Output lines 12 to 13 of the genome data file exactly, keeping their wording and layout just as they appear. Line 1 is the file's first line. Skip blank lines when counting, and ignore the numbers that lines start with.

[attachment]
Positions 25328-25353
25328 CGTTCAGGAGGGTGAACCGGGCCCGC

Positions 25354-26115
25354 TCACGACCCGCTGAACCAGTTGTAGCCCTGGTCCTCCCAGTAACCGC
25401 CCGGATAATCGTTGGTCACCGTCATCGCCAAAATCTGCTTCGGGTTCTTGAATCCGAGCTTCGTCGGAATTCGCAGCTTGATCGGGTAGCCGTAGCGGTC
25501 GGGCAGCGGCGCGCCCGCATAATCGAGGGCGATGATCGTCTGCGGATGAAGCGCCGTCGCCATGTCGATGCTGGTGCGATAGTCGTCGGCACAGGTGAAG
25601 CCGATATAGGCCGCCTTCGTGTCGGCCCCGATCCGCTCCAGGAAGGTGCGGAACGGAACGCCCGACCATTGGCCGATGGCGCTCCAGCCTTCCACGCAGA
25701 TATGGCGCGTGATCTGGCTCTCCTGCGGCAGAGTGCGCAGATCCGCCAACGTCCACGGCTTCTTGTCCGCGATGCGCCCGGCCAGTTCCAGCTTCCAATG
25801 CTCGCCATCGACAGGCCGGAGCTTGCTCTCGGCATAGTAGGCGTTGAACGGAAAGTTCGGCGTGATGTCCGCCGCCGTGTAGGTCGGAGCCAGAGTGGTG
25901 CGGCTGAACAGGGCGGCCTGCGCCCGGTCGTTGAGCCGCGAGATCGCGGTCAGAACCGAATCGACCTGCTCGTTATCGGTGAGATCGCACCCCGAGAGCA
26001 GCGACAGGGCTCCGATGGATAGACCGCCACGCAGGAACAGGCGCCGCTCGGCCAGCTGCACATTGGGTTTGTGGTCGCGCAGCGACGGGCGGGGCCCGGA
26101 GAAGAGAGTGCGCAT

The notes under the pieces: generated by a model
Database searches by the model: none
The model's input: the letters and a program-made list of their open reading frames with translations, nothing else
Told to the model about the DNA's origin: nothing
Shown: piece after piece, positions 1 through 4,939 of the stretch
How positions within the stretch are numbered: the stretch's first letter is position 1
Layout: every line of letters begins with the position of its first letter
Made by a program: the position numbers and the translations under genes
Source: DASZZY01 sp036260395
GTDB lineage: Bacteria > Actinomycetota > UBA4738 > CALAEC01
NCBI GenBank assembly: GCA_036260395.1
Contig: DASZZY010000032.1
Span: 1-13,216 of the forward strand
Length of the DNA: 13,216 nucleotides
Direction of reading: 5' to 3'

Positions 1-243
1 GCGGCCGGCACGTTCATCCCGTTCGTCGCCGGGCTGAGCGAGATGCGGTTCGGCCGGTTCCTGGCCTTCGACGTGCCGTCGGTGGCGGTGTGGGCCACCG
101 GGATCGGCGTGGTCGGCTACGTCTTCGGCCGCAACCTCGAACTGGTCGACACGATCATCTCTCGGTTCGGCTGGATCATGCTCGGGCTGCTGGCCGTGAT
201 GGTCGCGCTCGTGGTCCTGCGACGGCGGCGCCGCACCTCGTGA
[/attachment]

26101 GAAGAGAGTGCGCAT

The notes under the pieces: generated by a model